THE THING ABOUT LOVE

Golden afternoon sunlight flooded the car as Karen drove down the road. The canopy of vivid red, yellow and orange leaves made it feel as if she were travelling through a fiery tunnel. One arm hung out the window, her hand gliding through the warm air of an Indian summer, her goldenrod-colored hair flying about her head. Everything was bright, warm, and cozy, and it acted as a mirror to the warmth she felt in her own soul.

Karen was in love.

To use such a bold and serious term as "love" both frightened and excited her. At times her inner voice called her silly, an overgrown school girl swooning over the dashing, dark-haired stranger. Except he wasn't a stranger; not any more. Nearly a month of dating had seen to that.

Karen had first met Lucas, not as a potential soul mate, but as a patient. He was a geologist, and had been stationed at an American base down in Antarctica over the previous summer. But something had gone wrong, some sort of accident. There were rumors of cabin fever, that the men had murdered each other. The base had burned down, leaving Lucas, the only survivor, out in the cold, alone. But someone must have called in an S.O.S.; a rescue helicopter found Lucas sitting on top of a mountainous snow drift nearly a mile away from the burnt wreckage, apparently in shock. From there he had been flown back to the military hospital in the U.S. where Karen worked as a nurse.

For over a week he had drifted in and out of consciousness, requiring constant supervision and intravenous nutrients. Karen was at his side the entire time, caring for him, nursing him back to health. She was an educated woman; she had heard of Nightingale syndrome, where a nurse falls in love with her patient for complicated psychological reasons. Maybe it had happened to her, but Karen didn't care. It wasn't just that Lucas was someone who needed her care, her nurturing. True, he had been extremely vulnerable for the first few weeks of their relationship. At times he seemed almost like a child, or a puppy; confused, uncertain about what he should do or how he should act in certain situations. But as he recovered his true personality quickly shone through, and Karen found that he was a charming, intelligent, and compassionate man. He always listened and always said the right things. He didn't pressure her for sex. In fact, they hadn't done much more than kiss. But that was alright. Karen knew that some things just needed to be taken slowly. At least this way she could be confident that he liked her for more than her body.

But it didn't hurt that he was very handsome. Dark hair, deep blue eyes, with rugged features and a dazzling smile. At times he had a sense of mystery about him, as though he knew a secret he wasn't sharing. Occasionally Karen would catch him watching her with a small, knowing, almost smug smile. When questioned he would simply laugh and shrug enigmatically.

Lucas could be such a tease.

The car rounded a bend and she entered the small town of Grenfield. The population was about 10,000, but Karen didn't mind. She thought it was a good number; not so small that the place seemed deserted, but small enough that everyone knew each other. She turned onto Main Street and entered the town proper, passing colonial white-washed buildings. It was all so quaint; there was even a barber shop with the stripy pole. She passed the town square, where children were helping set up pumpkins and scarecrows in anticipation of Halloween. A German shepherd was running about and barking at the scarecrows, making the children shriek with laughter. The sight made her smile; this would be a lovely place to start a family.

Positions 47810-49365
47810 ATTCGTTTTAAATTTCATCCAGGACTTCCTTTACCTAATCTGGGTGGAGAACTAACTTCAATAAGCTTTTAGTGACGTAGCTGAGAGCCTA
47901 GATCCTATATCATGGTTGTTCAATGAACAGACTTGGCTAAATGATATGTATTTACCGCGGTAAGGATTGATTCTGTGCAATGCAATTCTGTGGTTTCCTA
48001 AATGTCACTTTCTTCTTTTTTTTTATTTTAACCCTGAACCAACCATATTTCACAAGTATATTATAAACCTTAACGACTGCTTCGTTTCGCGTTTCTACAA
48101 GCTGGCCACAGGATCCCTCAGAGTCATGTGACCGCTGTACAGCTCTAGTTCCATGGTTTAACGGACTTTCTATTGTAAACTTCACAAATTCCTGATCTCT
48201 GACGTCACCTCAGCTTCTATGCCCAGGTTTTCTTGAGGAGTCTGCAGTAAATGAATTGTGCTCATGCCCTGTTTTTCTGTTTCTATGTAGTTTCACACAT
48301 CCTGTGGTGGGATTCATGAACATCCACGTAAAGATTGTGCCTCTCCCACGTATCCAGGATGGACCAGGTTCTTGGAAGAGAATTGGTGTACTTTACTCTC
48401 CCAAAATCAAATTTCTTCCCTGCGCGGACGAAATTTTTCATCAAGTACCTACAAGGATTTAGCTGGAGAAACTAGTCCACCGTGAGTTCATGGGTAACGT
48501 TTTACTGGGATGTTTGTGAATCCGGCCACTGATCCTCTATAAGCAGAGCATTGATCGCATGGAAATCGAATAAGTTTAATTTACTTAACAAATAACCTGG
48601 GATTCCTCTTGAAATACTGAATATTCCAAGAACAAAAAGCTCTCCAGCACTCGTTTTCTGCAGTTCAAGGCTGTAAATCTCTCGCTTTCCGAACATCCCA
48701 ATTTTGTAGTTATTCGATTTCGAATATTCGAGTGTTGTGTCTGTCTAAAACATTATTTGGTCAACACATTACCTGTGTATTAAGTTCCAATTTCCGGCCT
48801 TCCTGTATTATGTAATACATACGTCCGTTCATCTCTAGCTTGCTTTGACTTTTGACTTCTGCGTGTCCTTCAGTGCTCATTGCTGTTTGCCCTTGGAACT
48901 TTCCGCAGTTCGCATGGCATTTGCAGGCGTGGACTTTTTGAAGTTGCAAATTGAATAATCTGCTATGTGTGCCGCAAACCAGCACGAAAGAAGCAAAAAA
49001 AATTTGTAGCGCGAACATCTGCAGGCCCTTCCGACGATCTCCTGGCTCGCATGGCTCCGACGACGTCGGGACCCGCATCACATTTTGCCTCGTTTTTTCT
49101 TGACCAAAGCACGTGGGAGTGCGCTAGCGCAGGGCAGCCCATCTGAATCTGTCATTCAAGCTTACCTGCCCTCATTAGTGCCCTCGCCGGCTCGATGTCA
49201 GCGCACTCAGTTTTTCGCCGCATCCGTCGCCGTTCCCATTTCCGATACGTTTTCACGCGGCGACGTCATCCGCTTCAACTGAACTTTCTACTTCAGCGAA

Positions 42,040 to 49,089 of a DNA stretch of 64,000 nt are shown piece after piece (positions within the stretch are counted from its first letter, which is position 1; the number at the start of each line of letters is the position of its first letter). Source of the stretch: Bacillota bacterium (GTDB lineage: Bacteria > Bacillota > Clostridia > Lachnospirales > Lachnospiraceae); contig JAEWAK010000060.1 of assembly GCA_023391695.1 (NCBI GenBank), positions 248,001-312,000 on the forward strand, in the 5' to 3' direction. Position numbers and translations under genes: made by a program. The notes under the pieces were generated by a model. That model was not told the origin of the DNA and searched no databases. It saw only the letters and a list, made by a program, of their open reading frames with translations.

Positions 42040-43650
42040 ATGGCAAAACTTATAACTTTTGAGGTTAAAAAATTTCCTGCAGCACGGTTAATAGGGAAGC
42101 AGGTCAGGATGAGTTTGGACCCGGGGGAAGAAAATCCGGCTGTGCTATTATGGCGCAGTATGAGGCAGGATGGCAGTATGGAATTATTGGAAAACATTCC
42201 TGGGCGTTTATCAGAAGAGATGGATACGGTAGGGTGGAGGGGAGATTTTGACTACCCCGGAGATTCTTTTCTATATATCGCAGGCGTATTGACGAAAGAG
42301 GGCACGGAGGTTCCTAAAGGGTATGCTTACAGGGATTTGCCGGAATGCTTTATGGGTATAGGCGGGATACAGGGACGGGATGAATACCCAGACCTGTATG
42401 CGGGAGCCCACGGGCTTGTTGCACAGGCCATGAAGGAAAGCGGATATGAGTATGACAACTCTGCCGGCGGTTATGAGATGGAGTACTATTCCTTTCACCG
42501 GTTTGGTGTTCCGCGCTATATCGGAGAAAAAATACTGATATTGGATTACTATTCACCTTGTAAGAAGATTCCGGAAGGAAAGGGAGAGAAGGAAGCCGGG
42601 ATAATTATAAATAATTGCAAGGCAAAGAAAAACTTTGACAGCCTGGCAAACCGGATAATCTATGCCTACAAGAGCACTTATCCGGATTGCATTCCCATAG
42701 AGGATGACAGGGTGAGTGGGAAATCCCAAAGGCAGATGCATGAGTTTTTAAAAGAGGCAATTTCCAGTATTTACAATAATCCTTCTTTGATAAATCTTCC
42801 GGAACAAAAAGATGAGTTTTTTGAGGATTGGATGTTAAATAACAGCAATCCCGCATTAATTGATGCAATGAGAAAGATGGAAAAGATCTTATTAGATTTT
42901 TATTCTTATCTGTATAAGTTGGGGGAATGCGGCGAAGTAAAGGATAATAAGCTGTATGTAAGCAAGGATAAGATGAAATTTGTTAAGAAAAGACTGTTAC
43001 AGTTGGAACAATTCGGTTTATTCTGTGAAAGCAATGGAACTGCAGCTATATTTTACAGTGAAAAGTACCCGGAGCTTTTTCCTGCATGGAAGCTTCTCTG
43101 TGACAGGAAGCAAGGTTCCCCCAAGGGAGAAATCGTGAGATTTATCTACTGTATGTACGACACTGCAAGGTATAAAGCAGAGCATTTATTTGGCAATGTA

At the corner of Main and 7th Street she saw the coffee shop and pulled into a parking space next to a familiar sky-blue Ford truck. Her heart leapt a beat: Lucas was already here. After briefly checking her hair in the rear-view mirror she stepped out of her own car and entered the shop, a small bell tinkling as she pushed the door open. The interior of the coffee shop was just as charming and cozy as the rest of the town: the floor tiles a pleasant terra-cotta red, with small round tables with curving iron-work legs dotted around the room, and a record player in a corner softly playing jazz. The air was thick with the smell of coffee beans and various baked pastries. The old man in white behind the counter gave her a cheery wave and toothy smile, which she returned.

"Karen!"

She turned and her heart leapt once more; Lucas sat at a table by the windows facing Main Street, two steaming cups of coffee and a croissant already on the table. He rose to his feet, smiling, as she hurried over, and they embraced. She loved the feeling of his arms around her, strong yet also gentle. He kissed her neck and she giggled.

"So glad you came," Lucas said as they sat down.

"So am I," Karen said. "This place is wonderful; you're so lucky to have grown up here."

Lucas merely offered a modest shrug in return that made Karen want to playfully punch his shoulder. Instead she took an experimental sip of her coffee. It was piping hot and exactly the way she liked it. Lucas knew her so well.

"I take it you got the O.K. to stay the weekend?" Lucas asked over the rim of his own mug.

Karen nodded. Gulping down a scalding mouthful of coffee she said, "I had to break a few arms, but I'm all yours for the next three days."

Lucas grinned, the expression lighting up his entire face. "Excellent. How are you liking the coffee?"

"It's delicious! Much better than anything we get back in the city."

Lucas looked crestfallen. "That's too bad."

Karen frowned. "What? Why?"

Shrugging, Lucas replied, with an air of regret, "I was just thinking we could ditch the bean shop and head back to my place." A hint of a mischievous smile crept onto his face.

Karen practically slammed down her mug, slopping a bit of coffee onto the table. She composed herself– mustn't seem too eager– and said casually, "Oh sure, if you want, we could leave…"

The grin returned. "Excellent idea." He rose to his feet, one hand extended. Smiling, Karen took it and was practically lifted into the air. Lucas took her dramatically in his arms.

"Alas, Roger!" he cried to the man at the counter. "We must depart! My fair lady tires of your sub-par service!"